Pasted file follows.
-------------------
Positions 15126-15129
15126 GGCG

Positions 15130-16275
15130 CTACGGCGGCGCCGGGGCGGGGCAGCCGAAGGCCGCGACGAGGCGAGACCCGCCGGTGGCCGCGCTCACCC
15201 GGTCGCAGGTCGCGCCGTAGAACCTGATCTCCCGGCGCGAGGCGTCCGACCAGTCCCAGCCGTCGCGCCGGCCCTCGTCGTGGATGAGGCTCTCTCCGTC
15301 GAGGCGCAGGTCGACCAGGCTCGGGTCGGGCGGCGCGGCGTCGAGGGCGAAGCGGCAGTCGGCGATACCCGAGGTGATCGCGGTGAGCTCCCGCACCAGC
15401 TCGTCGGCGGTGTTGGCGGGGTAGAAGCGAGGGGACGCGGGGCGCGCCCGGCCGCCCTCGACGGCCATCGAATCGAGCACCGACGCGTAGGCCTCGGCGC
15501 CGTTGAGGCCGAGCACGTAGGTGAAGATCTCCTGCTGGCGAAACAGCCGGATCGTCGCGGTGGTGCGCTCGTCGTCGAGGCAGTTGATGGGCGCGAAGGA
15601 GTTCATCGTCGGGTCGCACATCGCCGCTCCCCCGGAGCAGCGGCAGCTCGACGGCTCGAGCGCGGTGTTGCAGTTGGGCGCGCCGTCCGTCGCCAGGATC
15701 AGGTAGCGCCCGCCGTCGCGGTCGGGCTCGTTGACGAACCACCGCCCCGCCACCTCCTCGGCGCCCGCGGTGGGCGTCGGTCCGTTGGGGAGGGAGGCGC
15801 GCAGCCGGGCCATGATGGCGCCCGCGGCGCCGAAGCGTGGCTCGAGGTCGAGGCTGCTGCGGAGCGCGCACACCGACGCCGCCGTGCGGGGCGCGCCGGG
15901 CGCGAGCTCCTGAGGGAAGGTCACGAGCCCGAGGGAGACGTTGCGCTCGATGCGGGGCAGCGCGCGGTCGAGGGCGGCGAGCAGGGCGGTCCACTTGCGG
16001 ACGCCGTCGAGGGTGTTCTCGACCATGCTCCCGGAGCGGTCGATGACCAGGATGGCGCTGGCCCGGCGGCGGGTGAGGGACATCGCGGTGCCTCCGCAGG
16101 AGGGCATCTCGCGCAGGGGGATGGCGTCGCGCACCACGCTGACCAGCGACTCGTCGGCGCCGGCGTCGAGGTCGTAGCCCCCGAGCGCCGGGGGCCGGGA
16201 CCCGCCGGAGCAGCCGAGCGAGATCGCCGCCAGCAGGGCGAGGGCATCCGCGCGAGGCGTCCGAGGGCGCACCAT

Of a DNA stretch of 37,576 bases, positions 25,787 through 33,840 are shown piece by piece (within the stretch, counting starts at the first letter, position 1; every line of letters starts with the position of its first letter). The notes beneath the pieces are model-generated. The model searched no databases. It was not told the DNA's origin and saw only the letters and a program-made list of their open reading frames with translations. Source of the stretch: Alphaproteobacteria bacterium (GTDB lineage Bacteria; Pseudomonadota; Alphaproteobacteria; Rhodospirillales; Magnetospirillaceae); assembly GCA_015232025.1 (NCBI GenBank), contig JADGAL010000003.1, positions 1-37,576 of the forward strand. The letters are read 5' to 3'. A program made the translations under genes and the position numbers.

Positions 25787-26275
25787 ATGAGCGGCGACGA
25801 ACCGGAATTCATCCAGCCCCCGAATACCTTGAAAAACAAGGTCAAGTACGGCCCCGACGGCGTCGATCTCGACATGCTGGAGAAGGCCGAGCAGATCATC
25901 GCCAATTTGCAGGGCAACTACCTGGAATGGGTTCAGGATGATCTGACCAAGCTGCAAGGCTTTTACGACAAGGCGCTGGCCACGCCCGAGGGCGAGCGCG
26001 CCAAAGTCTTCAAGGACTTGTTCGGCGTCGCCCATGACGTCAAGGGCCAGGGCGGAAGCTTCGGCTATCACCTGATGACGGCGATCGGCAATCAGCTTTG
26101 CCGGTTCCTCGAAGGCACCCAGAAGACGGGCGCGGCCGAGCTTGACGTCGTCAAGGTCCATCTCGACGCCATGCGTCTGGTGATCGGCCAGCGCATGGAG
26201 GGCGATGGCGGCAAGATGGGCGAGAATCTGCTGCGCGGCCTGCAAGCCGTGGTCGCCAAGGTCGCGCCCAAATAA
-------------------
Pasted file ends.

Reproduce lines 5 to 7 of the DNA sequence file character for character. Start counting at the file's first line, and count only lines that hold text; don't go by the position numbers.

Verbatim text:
15201 GGTCGCAGGTCGCGCCGTAGAACCTGATCTCCCGGCGCGAGGCGTCCGACCAGTCCCAGCCGTCGCGCCGGCCCTCGTCGTGGATGAGGCTCTCTCCGTC
15301 GAGGCGCAGGTCGACCAGGCTCGGGTCGGGCGGCGCGGCGTCGAGGGCGAAGCGGCAGTCGGCGATACCCGAGGTGATCGCGGTGAGCTCCCGCACCAGC
15401 TCGTCGGCGGTGTTGGCGGGGTAGAAGCGAGGGGACGCGGGGCGCGCCCGGCCGCCCTCGACGGCCATCGAATCGAGCACCGACGCGTAGGCCTCGGCGC